The Quavers
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The Quavers

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Band Americana EDM

Calendar

This band hasn't logged any future gigs

Oct
31
The Quavers @ Vienna Film Festival

Vienna, Not Applicable, Austria

Vienna, Not Applicable, Austria

Oct
26
The Quavers @ Vienna Film festival

Vienna, Not Applicable, Austria

Vienna, Not Applicable, Austria

Oct
12
The Quavers @ theatre of Menilmontant

Paris, Not Applicable, France

Paris, Not Applicable, France

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This band has not uploaded any videos

Music

Press


“...moody and enchanting lo-fi songs. The pair‘s spare tunes combine plaintive minor-key melodies... and tight, yearing harmonies with touches of electronica thrown into the mix. Both musicians bring a deep and eclectic musical background to their songwriting; between the two of them they’ve worked with indie filmmaker Jem Cohen, avant-garde theater director Richard Maxwell and the cult singer-songwriter Vic Chesnutt, among others. ” - The New Yorker - -


"The Quavers might be better known as T. Griffin Coraline, the tuo of T. Griffin and Catherine McRae. The duo has added two new players for this new project, but the shadowy songs on the Quavers new Lit By Your Phone work a similar magic, painting the edges of low-wattage country-folk with electronics." - -


'Holed up in a basement once used as a bolthole for Latvian sailors, Brooklyn's T. Griffin teamed up with singer/violinist Catherine McRae for this spectral third album. His grainy blend of electro-folk and found sounds (he calls it "porch techno") resembles a hushed collision of Vic Chesnutt, Low and Jim O'Rourke. Deathly strings and lonely guitar - allied to telephone static, samples and snatches of Casio - make this record appear salvaged from some creaky urban junk shop. It holds together admirably, though, its wounded ambience both delicate and dense. " - -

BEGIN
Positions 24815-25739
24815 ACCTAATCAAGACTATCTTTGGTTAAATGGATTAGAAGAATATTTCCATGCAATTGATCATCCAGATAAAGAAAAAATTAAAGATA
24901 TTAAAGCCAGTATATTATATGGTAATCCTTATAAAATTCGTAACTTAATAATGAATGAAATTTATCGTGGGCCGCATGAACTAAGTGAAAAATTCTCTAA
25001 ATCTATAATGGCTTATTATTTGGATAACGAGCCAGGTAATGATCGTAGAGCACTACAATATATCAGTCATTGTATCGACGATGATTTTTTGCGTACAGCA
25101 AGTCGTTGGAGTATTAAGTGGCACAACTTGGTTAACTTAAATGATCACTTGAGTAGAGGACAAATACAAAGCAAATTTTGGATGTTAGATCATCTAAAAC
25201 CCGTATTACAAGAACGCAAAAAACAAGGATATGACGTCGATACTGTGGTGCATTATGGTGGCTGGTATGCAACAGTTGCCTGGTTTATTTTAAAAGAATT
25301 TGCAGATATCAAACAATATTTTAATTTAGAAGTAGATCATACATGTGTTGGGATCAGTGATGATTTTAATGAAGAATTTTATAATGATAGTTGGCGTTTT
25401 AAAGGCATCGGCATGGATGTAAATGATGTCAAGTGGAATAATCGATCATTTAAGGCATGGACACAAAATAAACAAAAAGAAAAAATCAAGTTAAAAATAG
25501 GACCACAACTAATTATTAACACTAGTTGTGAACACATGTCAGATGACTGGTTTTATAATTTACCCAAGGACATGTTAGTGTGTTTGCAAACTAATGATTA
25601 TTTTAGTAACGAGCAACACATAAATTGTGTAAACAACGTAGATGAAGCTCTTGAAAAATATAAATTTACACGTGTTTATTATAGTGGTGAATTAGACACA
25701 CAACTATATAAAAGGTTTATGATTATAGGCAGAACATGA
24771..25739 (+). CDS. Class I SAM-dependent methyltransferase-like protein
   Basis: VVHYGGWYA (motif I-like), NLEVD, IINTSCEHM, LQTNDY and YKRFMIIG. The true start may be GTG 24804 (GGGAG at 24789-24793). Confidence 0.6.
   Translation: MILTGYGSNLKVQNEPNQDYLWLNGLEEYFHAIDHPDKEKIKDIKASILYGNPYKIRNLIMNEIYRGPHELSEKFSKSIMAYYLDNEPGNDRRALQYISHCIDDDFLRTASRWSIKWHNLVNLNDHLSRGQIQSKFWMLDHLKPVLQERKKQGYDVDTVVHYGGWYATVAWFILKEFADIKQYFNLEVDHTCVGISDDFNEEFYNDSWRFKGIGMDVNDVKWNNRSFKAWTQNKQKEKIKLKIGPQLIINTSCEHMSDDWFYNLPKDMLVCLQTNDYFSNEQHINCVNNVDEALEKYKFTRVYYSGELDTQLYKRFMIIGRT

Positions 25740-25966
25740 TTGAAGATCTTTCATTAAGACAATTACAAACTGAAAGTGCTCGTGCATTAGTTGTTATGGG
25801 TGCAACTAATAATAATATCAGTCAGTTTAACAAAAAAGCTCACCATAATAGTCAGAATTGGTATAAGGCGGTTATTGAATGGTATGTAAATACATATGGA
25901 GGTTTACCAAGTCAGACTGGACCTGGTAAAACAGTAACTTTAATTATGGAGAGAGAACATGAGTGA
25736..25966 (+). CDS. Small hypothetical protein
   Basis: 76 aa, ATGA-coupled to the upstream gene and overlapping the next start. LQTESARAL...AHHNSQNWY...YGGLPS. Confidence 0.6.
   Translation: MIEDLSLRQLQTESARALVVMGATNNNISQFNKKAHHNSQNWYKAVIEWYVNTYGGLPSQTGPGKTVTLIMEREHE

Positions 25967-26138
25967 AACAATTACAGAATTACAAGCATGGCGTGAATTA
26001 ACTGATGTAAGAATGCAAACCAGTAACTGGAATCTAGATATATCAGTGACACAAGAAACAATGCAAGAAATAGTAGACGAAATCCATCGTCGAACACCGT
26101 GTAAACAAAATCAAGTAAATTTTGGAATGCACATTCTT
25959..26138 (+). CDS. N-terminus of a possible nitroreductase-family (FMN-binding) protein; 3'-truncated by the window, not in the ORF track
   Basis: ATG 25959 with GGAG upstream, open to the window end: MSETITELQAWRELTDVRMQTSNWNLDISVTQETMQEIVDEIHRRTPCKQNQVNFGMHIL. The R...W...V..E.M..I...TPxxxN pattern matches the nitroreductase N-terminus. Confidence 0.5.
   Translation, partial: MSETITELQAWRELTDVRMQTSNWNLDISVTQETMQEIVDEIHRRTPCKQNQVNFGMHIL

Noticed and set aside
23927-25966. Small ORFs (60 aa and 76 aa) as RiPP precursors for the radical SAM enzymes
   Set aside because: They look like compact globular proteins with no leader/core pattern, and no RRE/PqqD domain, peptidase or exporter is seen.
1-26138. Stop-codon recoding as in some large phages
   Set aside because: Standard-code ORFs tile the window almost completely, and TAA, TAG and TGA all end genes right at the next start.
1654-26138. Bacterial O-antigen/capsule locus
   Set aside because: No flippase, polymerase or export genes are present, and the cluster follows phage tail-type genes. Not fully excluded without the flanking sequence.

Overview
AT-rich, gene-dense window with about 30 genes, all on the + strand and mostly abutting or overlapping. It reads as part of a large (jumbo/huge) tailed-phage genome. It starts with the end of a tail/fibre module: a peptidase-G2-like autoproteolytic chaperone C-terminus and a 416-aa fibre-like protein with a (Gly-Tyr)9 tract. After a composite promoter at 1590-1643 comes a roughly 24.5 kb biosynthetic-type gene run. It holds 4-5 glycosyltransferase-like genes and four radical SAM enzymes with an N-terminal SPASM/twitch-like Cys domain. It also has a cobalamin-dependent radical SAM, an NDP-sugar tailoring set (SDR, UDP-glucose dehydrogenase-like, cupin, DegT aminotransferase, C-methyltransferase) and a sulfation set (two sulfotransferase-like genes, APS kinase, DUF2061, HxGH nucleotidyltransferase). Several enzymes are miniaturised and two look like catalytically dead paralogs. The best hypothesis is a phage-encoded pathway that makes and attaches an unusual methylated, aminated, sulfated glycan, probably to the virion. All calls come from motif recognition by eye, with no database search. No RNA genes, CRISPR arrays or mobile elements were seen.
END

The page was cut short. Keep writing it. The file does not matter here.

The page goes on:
'The New York group's new album, The Sea Won't Take Long searches for the heart of alt-country and finds it in a junkyard full of old computer parts, caught between the melancholy narratives of singer-songwriters and the avant-folk ambience that swirls in the white noise of the city.'-Minneapolis City Pages - -


'... an eerily beautiful mix of acoustic instruments and machinery... The Sea Won't Take Long resembles a short-story collection complete with reoccurring characters... The woman who is haunted by images of trapped sailors in the opening song possibly could be the same woman drowning herself in the closing, title track... An alluring gem of an album that's worth seeking out." - -


'There is a dark beauty around these songs, an Edward Hopper quality of being outside looking on as small dramas are played out. ‘Missouri’ tells one such story: constructed from some electronic noise, percussive loops and threats of banjo, the conjoined vocals elevate the whole thing above the already considerable sum of the parts. It is strange to try to analyse why small squiggles of machine noise and a few lone banjo notes can have an emotional impact.' - -